Peugeot 208 - Getting to know you

  • More time in the 208 hasn’t dimmed its appeal
  • Friends seem to like it too, especially the interior
  • It’s not perfect, though: there are some niggles

Over the last few weeks the 208 has had some serious miles put under its wheels, mostly travelling from airport to airport on a busy schedule of launch trips.

Having been driving around in the Peugeot for some time now, it’s reached the stage where the novelty of a new car has worn off and the real ‘getting to know you’ phase of car ownership begins.

The good news is that as the miles rack up it has remained a very likeable car and there aren’t too many glaring niggles.

I’ve got used to the fact that the gearlever’s broad gate means that when shifting from reverse to first gear in a hurry (after a three-point turn, for example) it’s quite easy to merrily set off again with the lever still in reverse – you need to be move it a little further and more slowly than you might expect to positively deselect reverse gear.

It may be a hangover from having a hard time as a press car earlier in its life, but the gearshift in general is starting to feel a little notchy and obstructive. A lower-mileage five-door 208 we tested recently with the same engine and gearbox had a far sweeter-feeling shift.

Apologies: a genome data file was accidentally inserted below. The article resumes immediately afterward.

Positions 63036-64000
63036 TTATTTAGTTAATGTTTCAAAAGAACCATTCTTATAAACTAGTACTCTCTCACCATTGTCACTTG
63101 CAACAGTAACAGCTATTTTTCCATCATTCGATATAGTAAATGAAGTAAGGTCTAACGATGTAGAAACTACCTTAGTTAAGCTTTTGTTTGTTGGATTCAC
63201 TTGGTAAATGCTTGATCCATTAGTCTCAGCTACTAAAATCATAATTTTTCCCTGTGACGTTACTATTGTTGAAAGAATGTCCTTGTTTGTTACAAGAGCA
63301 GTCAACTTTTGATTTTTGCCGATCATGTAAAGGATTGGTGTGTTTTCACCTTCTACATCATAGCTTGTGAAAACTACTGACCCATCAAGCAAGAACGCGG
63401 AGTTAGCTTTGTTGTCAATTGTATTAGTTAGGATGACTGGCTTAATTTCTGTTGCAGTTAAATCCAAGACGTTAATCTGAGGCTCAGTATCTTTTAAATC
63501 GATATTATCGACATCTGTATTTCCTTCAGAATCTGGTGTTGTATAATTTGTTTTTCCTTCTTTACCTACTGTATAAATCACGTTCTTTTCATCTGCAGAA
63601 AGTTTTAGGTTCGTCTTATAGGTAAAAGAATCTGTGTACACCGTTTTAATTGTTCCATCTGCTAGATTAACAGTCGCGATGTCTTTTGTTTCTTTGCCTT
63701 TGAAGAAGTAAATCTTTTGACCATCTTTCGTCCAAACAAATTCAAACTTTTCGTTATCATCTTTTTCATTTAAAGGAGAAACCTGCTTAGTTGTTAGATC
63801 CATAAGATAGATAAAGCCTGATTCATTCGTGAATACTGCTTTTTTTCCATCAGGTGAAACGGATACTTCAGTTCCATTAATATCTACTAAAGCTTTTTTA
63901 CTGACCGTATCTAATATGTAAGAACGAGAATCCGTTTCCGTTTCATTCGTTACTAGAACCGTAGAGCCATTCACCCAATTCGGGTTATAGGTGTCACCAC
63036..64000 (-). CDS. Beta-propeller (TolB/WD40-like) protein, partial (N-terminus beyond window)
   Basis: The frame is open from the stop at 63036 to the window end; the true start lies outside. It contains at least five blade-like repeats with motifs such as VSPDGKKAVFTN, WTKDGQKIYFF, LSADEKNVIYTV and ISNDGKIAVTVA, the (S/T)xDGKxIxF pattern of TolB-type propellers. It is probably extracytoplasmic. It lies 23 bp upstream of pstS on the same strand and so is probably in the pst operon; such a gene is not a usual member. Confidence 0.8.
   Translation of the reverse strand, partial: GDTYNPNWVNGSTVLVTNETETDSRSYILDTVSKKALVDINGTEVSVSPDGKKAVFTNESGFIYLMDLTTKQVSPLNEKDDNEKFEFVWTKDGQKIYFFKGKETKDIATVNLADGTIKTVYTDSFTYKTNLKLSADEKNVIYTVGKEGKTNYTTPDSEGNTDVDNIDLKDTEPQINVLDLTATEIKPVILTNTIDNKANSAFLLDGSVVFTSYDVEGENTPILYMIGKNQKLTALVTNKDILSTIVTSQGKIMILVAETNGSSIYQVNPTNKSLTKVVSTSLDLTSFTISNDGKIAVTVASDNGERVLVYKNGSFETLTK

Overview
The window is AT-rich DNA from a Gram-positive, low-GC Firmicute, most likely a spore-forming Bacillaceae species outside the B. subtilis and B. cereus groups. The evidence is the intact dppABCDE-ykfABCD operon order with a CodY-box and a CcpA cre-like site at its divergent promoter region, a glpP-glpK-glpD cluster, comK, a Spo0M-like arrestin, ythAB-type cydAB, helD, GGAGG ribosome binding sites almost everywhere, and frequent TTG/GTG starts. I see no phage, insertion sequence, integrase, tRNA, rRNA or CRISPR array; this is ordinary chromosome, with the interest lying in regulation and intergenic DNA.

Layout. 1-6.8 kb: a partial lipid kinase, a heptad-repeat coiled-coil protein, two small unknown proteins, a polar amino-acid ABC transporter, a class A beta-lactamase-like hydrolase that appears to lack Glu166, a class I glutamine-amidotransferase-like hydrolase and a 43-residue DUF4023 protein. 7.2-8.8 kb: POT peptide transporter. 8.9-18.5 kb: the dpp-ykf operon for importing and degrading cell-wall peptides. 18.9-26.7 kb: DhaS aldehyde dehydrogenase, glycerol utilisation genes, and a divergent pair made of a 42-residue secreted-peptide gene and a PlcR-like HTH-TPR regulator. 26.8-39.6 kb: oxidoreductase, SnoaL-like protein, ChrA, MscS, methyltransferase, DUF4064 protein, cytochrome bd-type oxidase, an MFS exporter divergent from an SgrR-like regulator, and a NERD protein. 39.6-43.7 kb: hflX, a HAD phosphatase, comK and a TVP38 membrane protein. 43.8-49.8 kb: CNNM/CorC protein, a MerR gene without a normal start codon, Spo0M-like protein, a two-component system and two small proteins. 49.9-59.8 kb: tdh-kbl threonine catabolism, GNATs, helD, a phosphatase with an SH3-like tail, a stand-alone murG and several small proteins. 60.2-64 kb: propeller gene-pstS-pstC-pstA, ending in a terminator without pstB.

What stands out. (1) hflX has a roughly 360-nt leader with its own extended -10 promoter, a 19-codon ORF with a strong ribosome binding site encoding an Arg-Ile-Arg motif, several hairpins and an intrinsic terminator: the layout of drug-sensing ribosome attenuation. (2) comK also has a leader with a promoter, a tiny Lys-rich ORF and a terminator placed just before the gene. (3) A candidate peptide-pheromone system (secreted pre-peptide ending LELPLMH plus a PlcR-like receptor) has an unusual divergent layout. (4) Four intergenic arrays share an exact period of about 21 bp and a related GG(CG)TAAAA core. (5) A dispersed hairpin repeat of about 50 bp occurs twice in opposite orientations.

The wintry weather we’ve been having recently has also revealed that the car can be reluctant to go into first gear when it’s cold, and a couple of times I’ve deliberately pulled away in second to avoid forcing the lever into first.

Sub-zero temperatures have also shown that the heater isn’t one of the 208’s strongest features. It takes an age to warm up and even then doesn’t always keep you feeling toasty and comfortable.

Finally, like many modern three-door cars the large rear pillar and the side window’s upswept shape mean you really can’t see all that much over your shoulder. Blind-spot checks when joining a motorway or changing lanes are all but futile, and you’re better served by the 208’s door mirrors.

These minor complaints aside, I’m still really enjoying driving the 208.

An important part of choosing any car, perhaps whether admitted or not, is what your friends are going to think of it. Whenever friends and family have had a lift in the 208 it’s been well-received, the modern-looking interior design with its unusual ambient lighting strips alongside the glass roof being particular talking points.

The good news for Peugeot is that the car-buying public seem to agree – the 208 entered the top ten UK best selling cars list in January at Number 7.

Total mileage: 8,211 miles

Average mpg: 47.0mpg (indicated)